Chariots of dire
+Director: Timur Bekmambetov (Wanted) Starring: Jack Huston, Toby Kebbell, Morgan Freeman, Rodrigo Santoro, Nazanin Boniadi, Ayelet Zurer
ONCE upon a time, when people were really excited about something and wished to convey its massive magnitude, they used to say “it’s bigger than Ben-Hur!”.
Though Ben-Hur has been adapted for the screen since the dawn of movies, its epic reputation is all about the famous 1959 Hollywood adaptation of author Lew Wallace’s 19th century biblical best-seller.
That was the one where a mostly shirtless, always grimacing Charlton Heston suffered all kinds of indignities at the hands of the ancient Romans. Then showed ’em up by winning chariot racing’s equivalent of the Melbourne Cup.
The movie won 11 Oscars, played in cinemas for years, and was pretty much the Titanic and Avatar of its era all rolled into one.
Now here comes a new version, blessed with a massive budget, the best CGI effects that budget can buy, and, umm, Morgan Freeman with some funky grey dreadlocks superglued to his head.
Before we address this feeble film as a whole, let’s leave out the chariot race sequence from the overall assessment.
Though it’s a choppy, croppy cyclone of CGI horses galloping at breakneck speed and mowing down any prone pedestrians who happen to be on the track, it’s a darn exciting spectacle in its own right.
If you were charged no more than a fiver to catch the race as a standalone short, it would be a pretty sweet must-see deal. But no, you’ll have to sit through 100 minutes of turgid New Testament soap opera to get to the good stuff. Most of the slog is caused by the stilted best-offrenemies banter shared by Jewish nobleman-slave Judah Ben-Hur (the charisma-challenged Jack Huston) and Roman military officer Messala Severus (Toby Kebbell, not bad under the circumstances).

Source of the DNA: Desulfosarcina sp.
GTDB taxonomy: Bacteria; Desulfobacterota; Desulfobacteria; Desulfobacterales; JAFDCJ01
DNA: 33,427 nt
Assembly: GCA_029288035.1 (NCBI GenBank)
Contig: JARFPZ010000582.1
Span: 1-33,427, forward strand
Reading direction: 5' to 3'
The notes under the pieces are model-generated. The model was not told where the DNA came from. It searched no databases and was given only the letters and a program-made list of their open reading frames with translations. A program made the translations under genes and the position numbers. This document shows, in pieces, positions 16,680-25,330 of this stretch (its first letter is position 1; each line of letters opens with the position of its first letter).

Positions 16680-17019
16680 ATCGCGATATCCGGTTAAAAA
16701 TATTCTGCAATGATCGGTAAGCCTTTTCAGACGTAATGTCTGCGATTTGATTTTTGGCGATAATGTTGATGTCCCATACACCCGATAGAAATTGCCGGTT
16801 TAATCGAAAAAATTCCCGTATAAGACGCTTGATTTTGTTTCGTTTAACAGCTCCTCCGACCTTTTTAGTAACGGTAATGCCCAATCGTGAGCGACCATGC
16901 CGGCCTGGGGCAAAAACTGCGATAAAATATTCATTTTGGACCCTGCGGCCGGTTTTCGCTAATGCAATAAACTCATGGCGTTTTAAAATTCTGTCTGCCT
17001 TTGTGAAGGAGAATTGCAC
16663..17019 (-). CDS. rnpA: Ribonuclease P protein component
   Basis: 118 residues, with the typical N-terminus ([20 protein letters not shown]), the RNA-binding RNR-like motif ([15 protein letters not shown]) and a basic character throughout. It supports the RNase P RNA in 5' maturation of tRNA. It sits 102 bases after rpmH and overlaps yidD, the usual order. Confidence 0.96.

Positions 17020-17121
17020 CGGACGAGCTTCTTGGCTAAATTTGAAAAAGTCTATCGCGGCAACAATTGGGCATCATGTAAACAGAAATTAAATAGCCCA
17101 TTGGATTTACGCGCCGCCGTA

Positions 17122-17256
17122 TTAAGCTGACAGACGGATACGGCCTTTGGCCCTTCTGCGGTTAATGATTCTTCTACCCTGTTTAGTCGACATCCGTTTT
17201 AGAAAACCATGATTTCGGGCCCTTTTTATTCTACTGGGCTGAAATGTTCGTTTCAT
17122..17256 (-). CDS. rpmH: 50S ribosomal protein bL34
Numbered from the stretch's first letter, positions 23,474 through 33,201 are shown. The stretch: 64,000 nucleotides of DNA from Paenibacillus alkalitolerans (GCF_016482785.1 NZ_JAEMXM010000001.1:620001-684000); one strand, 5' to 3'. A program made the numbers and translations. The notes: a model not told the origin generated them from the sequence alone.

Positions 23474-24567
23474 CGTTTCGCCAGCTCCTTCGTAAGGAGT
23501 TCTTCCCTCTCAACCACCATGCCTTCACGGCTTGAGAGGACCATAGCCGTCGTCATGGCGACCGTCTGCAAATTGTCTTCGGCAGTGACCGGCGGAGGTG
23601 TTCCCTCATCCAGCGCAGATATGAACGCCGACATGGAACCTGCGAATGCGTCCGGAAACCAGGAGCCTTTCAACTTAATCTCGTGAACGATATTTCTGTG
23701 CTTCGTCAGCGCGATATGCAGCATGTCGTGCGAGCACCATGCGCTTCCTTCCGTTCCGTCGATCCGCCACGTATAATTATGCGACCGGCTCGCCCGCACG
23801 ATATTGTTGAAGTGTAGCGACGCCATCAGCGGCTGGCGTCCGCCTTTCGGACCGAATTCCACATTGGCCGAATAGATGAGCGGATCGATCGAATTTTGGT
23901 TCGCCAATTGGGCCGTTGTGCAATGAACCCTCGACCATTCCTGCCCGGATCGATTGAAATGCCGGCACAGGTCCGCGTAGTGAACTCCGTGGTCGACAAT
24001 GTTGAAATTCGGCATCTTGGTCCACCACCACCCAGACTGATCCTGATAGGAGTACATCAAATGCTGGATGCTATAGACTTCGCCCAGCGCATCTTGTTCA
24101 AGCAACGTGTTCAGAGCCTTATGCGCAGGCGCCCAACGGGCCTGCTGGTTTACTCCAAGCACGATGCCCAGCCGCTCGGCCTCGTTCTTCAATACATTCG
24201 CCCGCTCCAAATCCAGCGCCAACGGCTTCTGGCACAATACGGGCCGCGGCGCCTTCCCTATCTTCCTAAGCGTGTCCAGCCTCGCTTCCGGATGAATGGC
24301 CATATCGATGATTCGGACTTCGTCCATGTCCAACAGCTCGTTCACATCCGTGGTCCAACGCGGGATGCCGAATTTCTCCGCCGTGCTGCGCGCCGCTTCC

There are also plenty of unexciting battle scenes full of clanking swords, whooshing spears and blood-stained lace-up sandals. All the male actors speak loudly and kind of slowly, as if they’re addressing an elderly relation who won’t buy a new battery for their hearing aid. All the female actors dart their eyes this way and that, and look increasingly worried from scene to scene, just in case we might forget Jerusalem was not a great place to be in the year 30 A.D.
Though that location and date ensures there will be a featured cameo role for the one and only Jesus Christ, he is played by a hipsterish hunk (Brazilian actor Rodrigo Santoro) who messes up the holy trinity of beard, hair and divine presence completely.
The dude looks more like the best barista to ever hail from Bethlehem than a soon-to-be son of God.
Suffice to say, this ain’t no Ben-Hur. It is a Ben-Huh?